The cancer phenotype is largely driven by somatic mutations, whose carcinogenic effects are ultimately intervened by the transcription process1,2,3. As a mediator between genotype and phenotype, the tumor transcriptome reflects both advantage- selective pressure, and direct effects of the mutations on the transcription process. Hence, the tumor transcriptome is highly informative about the somatic functionality, especially through allele-specific approaches that can confine expressed structures to particular mutant alleles1,2,3,4.

Several studies have explored the allele-specific transcriptional landscape of cancer1, 5,6,7,8,9,10. Preferentially expressed alleles are reported to play a role in epithelial ovarian cancer7, as well as in microRNA-implicated carcinogenesis, an example of which is miR-31 dysregulation in lung cancer8. Imbalanced allele expression can be caused by both large chromosomal alterations, such as copy number alterations (CNAs), and single nucleotide somatic mutations1.

Nucleotide somatic mutations can affect the transcriptome through alteration of regulatory, splicing, or expression-rate modifying sites. Such effects commonly manifest in cis-fashion and directly impact the transcript abundance of the mutation bearing allele1, 11, 12. Mutations can also indirectly imbalance the allele content through changing the protein functions to either advance or impair the tumor growth. Functional mutations that provide selective advantage are referred to as drivers, and they are commonly targeted by either positive or negative selection forces to retain or deplete the growth-affecting allele13,14,15,16. Accordingly, somatic allele imbalance, including the extremes of loss or over-expression, can indicate tumorigenic functionality.

Expression imbalance of point mutations is particularly informative for regions with no CNAs, where potential effects on the transcription can be directly linked to the underlying nucleotide change14. Therefore, quantitative integration of allele signals between same-source DNA and RNA is instrumental for tracking chromosome-of-origin effects. The latter, in turn, can be used to search for new genes whose allele behavior follows the pattern of known cancer drivers and is thus indicative for potential carcinogenicity. Therefore, the few studies that quantitatively integrate allele abundance from matching DNA and RNA sequencing sources are very informative10.

Herein, we apply a software that we recently developed – RNA2DNAlign9 – to systematically quantify the allele expression of somatic variants in breast cancer samples from The Cancer Genome Atlas (TCGA). RNA2DNAlign counts variant and reference sequencing reads derived from compatible RNA and DNA datasets, and tests for allelic imbalance; it also calls positions with extreme allele distributions, including somatic over-Expression (SOM-E) or loss (SOM-L). We compute and compare the somatic variant allele fraction (VAF) of mutations in genes from the Cancer Gene Census (CGC)17 to those in the rest of the genes in our samples. We also report a list of non-CGC genes with over-expressed somatic variants. Overall, we present an integrated set of somatic allele-specific expression features, in the context of their potential underlying functionality.



Our strategy was to first systematically quantify the variant allele fraction of the tumor RNA (VAF{tRNA}), and then to assess for correlation between RNA allele asymmetry and functional features (Fig. 1). Somatic variants (SOM) with a bi-allelic signal in the tumor DNA and a mono-allelic signal in the tumor RNA were classified as SOM-L (VAF{tRNA} ~ 0) or SOM-E (VAF{tRNA} ~ 1; Fig. 2). We assess both absolute VAF{tRNA}, and relative to VAF{tDNA}, for which we introduce the expression VR:D = VAF{tRNA}:VAF{tDNA}. We note that through accounting for the VAF{tDNA}, VR:D reflects the overall genome composition of the sample, including the contribution from large rearrangements, and admixture with non-tumor genomes (i.e. the sample purity). First, we analyzed the allele distribution for mutations in known oncogenes and tumor suppressors from CGC. We evaluated VAF{tRNA} and VR:D for correlation with functional features including conservation, predicted pathogenicity, and location in critical sequence motifs. Next, we assessed these features, in the context of their allelic expression, in the non-CGC dataset, and highlighted variants whose somatic allele patterns follow functionality-associated allele behavior of known cancer drivers.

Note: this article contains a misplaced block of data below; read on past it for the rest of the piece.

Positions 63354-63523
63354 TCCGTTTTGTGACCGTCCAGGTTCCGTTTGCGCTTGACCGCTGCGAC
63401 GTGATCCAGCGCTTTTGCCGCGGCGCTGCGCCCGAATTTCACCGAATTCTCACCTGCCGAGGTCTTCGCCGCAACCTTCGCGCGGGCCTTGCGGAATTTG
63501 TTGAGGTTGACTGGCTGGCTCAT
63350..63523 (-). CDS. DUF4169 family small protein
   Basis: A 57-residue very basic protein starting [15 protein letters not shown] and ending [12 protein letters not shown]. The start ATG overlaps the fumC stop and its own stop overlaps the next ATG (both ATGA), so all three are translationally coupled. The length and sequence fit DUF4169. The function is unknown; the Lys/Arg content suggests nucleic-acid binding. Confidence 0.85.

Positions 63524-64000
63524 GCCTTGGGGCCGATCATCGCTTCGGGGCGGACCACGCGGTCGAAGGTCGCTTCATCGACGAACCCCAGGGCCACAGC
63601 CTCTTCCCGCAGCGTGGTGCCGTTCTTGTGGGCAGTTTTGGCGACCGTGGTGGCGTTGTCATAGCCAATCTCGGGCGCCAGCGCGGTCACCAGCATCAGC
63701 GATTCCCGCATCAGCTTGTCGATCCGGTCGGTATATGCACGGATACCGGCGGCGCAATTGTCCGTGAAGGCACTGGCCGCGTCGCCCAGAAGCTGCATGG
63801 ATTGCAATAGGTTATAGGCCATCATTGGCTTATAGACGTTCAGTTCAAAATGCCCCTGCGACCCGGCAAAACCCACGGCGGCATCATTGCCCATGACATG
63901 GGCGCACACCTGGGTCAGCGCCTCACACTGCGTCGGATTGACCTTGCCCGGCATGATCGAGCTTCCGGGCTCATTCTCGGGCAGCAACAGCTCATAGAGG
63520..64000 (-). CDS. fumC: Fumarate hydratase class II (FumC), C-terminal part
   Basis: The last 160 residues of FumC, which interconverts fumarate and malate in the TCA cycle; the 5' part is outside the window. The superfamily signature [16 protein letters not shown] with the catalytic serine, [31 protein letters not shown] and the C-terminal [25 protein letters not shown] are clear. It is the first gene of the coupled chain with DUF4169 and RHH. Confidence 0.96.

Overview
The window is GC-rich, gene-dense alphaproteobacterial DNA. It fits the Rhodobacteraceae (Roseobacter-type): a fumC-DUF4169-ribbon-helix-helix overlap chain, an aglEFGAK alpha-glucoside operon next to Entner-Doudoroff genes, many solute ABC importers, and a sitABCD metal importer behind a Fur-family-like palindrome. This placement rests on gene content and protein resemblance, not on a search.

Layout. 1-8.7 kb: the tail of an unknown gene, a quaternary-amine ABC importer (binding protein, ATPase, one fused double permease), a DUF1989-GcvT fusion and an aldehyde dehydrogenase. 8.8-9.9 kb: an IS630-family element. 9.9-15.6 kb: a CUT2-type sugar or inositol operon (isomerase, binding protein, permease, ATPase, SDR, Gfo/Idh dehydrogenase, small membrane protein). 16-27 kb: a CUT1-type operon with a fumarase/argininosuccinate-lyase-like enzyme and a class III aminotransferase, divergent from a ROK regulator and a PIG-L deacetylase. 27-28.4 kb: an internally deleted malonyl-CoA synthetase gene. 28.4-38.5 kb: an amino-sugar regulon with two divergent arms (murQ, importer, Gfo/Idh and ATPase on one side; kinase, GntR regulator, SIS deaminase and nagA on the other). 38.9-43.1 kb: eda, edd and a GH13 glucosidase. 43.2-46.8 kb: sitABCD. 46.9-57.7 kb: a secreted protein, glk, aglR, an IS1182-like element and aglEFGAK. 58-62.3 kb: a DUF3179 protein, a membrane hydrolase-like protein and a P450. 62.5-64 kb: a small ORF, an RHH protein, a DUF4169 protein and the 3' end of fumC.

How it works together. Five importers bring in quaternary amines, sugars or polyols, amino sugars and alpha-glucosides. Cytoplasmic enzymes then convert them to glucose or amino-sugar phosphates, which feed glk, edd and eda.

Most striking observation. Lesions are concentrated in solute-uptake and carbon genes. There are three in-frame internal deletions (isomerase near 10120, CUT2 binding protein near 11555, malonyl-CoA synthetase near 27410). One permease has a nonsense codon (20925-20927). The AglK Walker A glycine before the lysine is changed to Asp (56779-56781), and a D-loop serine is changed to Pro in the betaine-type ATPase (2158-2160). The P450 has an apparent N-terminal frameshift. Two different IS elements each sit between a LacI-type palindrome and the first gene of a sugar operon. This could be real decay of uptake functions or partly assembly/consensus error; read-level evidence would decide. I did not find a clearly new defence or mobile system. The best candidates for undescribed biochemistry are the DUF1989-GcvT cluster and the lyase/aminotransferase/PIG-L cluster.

Figure 1
figure 1

Major steps of the analysis of allele distribution for somatic variants in our dataset. VR:D was analyzed for correlation with different functional mutations groups in oncogenes, tumor suppressors, and the rest of the genes. SOM-E and SOM-L variants were compared with the rest of the somatic mutations for predicted pathogenicity and location in functional motifs such as transcription and splice factor binding sites, and highly preserved sequences.

Figure 2
figure 2

IGV visualization of somatic mutations that are over-expressed (SOM-E, middle) or under-expressed (SOM-L, right) compared to expected allele distribution for a germline heterozygote variant (left); the heterozygosity is reflected through color-coding of the summary flag on the top of each panel. The gray lines represent reads, and the colored letters show differences from the reference.

Overall dataset characteristics

A total of 1238 (1139 unique) mutations in 921 genes, from which 68 were listed in CGC, satisfied the requirements for our analysis (Supplementary Table 1 and Supplementary Figure 1). Between 7 and 51 somatic point mutations in expressed coding regions were assessed per individual sample. Most of the mutations (94%) were singletons (present in only one sample), whereas 44 mutations were seen in 2, 12 in 3, 4 in 4, 2 in 5, and one mutation each was found in 6 and 7 different samples. Notably, all non-singleton mutations shared similar allele expression status across the different samples. A total of 437 somatic mutations (38.3%) were not expressed at all in the transcriptome (SOM-L), and 73 mutations (4.9%) were over-expressed (SOM-E). The analysis of the variant allele fraction showed an overall positive correlation between VAF{tDNA} and VAF{tRNA} (Spearman correlation r = 0.38, Fig. 3A–C). The functional distribution of the predicted consequences on the protein, and the intersection with their allele-expression status is presented on Fig. 3D. The missense, non-coding and stop-codon variants showed clearly different patterns of VR:D with a higher VR:D in the missense mutations, as compared to the non-coding and stop-codon variants (p = 0.0004, Kruskal-Wallis test18, Fig. 3E). Notably, we observed distribution towards higher VR:D of the variants predicted to be pathogenic through FATHMM (Functional Analysis Through Hidden Markov Models), Fig. 3F 19, 20.